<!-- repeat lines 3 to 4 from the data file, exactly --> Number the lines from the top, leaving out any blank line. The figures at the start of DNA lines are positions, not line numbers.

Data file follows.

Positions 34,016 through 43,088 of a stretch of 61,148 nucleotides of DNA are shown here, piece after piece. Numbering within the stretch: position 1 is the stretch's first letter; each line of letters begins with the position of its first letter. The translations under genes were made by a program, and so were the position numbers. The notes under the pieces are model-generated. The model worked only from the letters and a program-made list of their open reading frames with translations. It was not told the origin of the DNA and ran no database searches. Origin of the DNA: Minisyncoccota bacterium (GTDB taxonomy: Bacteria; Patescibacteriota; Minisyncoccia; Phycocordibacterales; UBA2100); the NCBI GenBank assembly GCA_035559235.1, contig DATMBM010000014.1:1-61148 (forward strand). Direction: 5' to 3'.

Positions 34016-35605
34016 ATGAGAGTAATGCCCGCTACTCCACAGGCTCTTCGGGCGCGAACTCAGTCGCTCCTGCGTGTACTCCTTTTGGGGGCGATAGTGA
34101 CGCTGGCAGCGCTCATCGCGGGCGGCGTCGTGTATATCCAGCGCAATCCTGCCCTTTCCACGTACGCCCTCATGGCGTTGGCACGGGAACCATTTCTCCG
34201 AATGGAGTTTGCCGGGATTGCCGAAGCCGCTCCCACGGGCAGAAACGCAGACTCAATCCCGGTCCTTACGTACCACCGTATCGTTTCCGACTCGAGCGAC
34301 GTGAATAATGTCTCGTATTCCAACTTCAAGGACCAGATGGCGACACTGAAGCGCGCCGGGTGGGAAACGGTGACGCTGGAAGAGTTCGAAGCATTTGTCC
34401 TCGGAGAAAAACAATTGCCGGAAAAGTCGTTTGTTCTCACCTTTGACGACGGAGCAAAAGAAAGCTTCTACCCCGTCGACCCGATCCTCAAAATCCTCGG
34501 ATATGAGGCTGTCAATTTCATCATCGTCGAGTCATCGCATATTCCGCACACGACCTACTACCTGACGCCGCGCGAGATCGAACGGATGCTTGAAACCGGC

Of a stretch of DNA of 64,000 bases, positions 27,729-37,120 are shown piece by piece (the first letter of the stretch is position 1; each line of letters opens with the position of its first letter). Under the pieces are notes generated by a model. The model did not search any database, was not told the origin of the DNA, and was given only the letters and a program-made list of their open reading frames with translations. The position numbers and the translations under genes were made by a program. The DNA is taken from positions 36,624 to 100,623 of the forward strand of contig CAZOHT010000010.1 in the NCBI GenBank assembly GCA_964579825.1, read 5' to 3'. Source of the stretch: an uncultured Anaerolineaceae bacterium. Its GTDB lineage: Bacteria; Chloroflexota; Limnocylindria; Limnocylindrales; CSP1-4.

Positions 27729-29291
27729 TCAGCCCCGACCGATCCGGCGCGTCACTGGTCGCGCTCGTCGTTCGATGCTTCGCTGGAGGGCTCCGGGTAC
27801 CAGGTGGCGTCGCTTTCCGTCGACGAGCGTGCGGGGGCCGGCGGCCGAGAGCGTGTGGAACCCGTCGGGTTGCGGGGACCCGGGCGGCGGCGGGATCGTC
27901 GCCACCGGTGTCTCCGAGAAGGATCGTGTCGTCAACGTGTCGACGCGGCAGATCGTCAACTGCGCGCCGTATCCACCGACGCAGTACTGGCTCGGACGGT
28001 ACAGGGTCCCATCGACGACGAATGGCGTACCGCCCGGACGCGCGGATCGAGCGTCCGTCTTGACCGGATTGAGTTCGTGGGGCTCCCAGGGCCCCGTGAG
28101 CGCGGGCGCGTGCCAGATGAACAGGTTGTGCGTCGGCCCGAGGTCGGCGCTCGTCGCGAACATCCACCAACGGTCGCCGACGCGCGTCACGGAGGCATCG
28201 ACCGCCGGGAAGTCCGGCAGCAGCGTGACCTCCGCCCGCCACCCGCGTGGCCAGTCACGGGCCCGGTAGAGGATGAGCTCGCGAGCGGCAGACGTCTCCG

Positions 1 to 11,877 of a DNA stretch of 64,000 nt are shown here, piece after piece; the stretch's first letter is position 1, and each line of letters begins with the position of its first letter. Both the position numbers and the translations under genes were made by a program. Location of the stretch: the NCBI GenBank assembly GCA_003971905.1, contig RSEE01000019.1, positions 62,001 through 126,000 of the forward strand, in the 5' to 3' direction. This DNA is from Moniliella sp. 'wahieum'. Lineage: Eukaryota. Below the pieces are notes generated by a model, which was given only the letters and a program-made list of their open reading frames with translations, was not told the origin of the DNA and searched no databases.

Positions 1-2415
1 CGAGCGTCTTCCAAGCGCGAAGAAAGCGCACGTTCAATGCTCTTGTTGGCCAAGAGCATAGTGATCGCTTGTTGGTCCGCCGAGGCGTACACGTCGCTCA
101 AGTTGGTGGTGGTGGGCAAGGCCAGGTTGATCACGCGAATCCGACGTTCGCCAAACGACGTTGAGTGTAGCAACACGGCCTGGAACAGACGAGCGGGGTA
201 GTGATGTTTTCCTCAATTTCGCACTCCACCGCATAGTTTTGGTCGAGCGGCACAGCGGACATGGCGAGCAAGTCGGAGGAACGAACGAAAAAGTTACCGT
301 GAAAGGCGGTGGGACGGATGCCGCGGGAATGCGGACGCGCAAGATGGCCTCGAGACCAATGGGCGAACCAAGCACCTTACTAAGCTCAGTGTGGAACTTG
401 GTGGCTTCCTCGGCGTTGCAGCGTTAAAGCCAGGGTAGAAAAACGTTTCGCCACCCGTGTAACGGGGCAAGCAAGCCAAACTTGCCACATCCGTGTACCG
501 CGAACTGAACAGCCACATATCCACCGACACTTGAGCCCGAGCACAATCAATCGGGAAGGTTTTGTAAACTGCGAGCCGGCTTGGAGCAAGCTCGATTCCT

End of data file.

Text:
34016 ATGAGAGTAATGCCCGCTACTCCACAGGCTCTTCGGGCGCGAACTCAGTCGCTCCTGCGTGTACTCCTTTTGGGGGCGATAGTGA
34101 CGCTGGCAGCGCTCATCGCGGGCGGCGTCGTGTATATCCAGCGCAATCCTGCCCTTTCCACGTACGCCCTCATGGCGTTGGCACGGGAACCATTTCTCCG